deb-0105B.300-248Academy Award winning filmmaker Deborah Shaffer began making social issue documentaries as a member of the Newsreel collective the ‘70’s. She co-founded Pandora Films, one of the first woman’s film companies, which produced several shorts. Her first feature documentary, THE WOBBLIES, premiered at the prestigious New York Film Festival in 1979. During the 80’s Shaffer focused on human rights in Central America and Latin America, directing many films including WITNESS TO WAR: DR CHARLIE CLEMENTS which won the Academy Award for Short Documentary in 1985, and FIRE FROM THE MOUNTAIN and DANCE OF HOPE which both played at the Sundance Film Festival. Shaffer directed one of the first post-September 11 films, FROM THE ASHES: 10 ARTISTS followed by FROM THE ASHES: EPILOGUE, which premiered at the Sundance and Tribeca Film Festivals. She is also the Executive Producer of the Academy Award-nominated short ASYLUM, and has directed numerous acclaimed public television programs on women and the arts. She directed and produced TO BE HEARD, which won awards at numerous festivals and aired nationwide on PBS. She has been awarded a Guggenheim Fellowship, and the Irene Diamond Lifetime Achievement Award by the Human Rights Watch Film Festival.

AS.Oscar.300I have been making documentary films for over 40 years on subjects ranging from sex education — my first film — to a poetry writing workshop for at-risk teens in the South Bronx. In between, I’ve made films about the US labor movement, US involvement in El Salvador, the revolution in Nicaragua, the families of the disappeared in Chile, and the impact of 9/11 on downtown artists. While all of these films unfold in a political context, they are first and foremost human stories of ordinary people caught up in the vortex of history. The common threads that weave them together are the search for truth and the struggle for justice.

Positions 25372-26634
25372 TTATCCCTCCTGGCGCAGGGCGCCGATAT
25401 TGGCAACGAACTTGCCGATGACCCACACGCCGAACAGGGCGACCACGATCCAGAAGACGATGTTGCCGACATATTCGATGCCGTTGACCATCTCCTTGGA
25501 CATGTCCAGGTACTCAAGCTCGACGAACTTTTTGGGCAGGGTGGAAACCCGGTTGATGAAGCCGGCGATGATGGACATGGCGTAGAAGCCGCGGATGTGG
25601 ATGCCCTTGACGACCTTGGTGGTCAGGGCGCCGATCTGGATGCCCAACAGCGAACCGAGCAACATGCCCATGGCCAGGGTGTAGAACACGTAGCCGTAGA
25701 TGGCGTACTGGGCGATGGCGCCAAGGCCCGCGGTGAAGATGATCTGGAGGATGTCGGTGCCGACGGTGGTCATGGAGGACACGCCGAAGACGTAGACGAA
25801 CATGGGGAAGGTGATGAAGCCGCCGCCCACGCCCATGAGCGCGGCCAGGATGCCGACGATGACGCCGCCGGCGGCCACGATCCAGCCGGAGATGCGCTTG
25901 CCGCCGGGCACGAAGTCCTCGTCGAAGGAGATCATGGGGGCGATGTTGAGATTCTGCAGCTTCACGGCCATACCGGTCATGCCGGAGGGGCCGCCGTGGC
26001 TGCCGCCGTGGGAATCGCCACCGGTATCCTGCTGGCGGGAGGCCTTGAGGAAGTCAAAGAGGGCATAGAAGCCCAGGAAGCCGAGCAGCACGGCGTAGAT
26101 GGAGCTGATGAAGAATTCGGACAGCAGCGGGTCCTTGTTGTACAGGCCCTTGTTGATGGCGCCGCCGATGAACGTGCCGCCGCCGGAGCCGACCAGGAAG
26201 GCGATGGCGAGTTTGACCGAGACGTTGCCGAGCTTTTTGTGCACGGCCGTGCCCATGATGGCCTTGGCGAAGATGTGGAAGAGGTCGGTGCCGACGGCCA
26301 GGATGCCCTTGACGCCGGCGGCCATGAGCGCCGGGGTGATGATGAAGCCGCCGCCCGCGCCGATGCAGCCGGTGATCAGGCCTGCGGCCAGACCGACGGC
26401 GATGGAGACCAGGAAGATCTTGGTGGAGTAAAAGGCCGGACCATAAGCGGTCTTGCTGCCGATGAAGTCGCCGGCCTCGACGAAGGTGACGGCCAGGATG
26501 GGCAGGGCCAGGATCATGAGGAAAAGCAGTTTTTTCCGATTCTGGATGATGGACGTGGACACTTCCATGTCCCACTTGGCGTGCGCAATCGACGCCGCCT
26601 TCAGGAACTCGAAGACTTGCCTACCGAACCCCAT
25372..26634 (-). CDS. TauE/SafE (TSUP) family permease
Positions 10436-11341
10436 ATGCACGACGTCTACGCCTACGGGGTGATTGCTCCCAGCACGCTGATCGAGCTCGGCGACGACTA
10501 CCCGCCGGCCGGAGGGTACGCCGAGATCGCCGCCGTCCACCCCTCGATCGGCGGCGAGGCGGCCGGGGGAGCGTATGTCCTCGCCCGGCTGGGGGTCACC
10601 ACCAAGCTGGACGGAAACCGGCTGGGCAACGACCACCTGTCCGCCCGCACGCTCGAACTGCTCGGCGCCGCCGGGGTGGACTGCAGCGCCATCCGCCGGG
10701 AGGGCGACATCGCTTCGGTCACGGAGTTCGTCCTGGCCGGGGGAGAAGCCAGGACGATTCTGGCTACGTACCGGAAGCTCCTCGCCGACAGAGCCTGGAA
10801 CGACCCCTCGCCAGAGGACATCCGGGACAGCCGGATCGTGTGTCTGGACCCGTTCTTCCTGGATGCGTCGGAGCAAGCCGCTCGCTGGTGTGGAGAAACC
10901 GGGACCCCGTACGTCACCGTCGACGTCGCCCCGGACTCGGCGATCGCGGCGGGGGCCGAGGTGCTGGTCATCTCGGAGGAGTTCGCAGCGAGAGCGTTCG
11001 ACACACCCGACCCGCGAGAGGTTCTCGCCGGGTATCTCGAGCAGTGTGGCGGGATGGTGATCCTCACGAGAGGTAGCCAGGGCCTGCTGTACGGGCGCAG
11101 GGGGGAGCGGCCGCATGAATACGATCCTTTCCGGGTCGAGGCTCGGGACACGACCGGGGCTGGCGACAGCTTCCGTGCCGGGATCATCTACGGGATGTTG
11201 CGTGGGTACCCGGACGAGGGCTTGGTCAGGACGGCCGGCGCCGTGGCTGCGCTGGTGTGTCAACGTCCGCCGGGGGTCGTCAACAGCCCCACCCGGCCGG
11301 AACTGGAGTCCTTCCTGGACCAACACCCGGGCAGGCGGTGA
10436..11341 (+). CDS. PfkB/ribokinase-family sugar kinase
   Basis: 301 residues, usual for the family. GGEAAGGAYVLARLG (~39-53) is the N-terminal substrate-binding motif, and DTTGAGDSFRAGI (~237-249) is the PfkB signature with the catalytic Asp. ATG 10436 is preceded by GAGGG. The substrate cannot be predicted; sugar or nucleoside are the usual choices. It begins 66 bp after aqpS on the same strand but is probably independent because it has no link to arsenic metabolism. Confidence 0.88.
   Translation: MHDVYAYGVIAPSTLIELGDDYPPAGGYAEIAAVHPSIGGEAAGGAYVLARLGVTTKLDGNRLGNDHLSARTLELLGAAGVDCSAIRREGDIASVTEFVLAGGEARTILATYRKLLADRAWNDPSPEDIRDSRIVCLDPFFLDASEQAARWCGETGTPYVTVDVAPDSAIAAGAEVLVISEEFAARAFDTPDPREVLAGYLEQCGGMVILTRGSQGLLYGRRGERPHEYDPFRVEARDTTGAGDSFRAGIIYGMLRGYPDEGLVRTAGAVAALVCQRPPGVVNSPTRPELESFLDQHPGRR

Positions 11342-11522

The world of documentaries has been transformed in the past 40 years. When I began, we were shooting with 50-pound cameras and capturing sound on magnetic tape on a separate recorder. We could only run 10 minutes of film at a time through a single magazine, stopping to change when it ran out. Each roll of film cost several hundred dollars to develop and print, so we were very cautious with our shooting. Today one person with a lightweight, inconspicuous digital camera can go anywhere and record for hours, all by themselves. Editing and even post-production, can be done on a laptop.

DS.SFduo.300One of the great privileges and beauties of documentary filmmaking is the opportunity for collaboration at every step. I have cherished my multiple partnerships over the years; two heads are better than one and occasionally even four are better than two.

I’m often asked if I want to make fiction films, as if that were a higher calling. It’s not that I don’t want to, but rather that I find real life so vivid, challenging and compelling. I hope to continue making documentaries as our world evolves ever more rapidly. While the technology and economics of documentaries have been revolutionized, the human drama and need to hear and tell stories have not. —Deborah Shaffer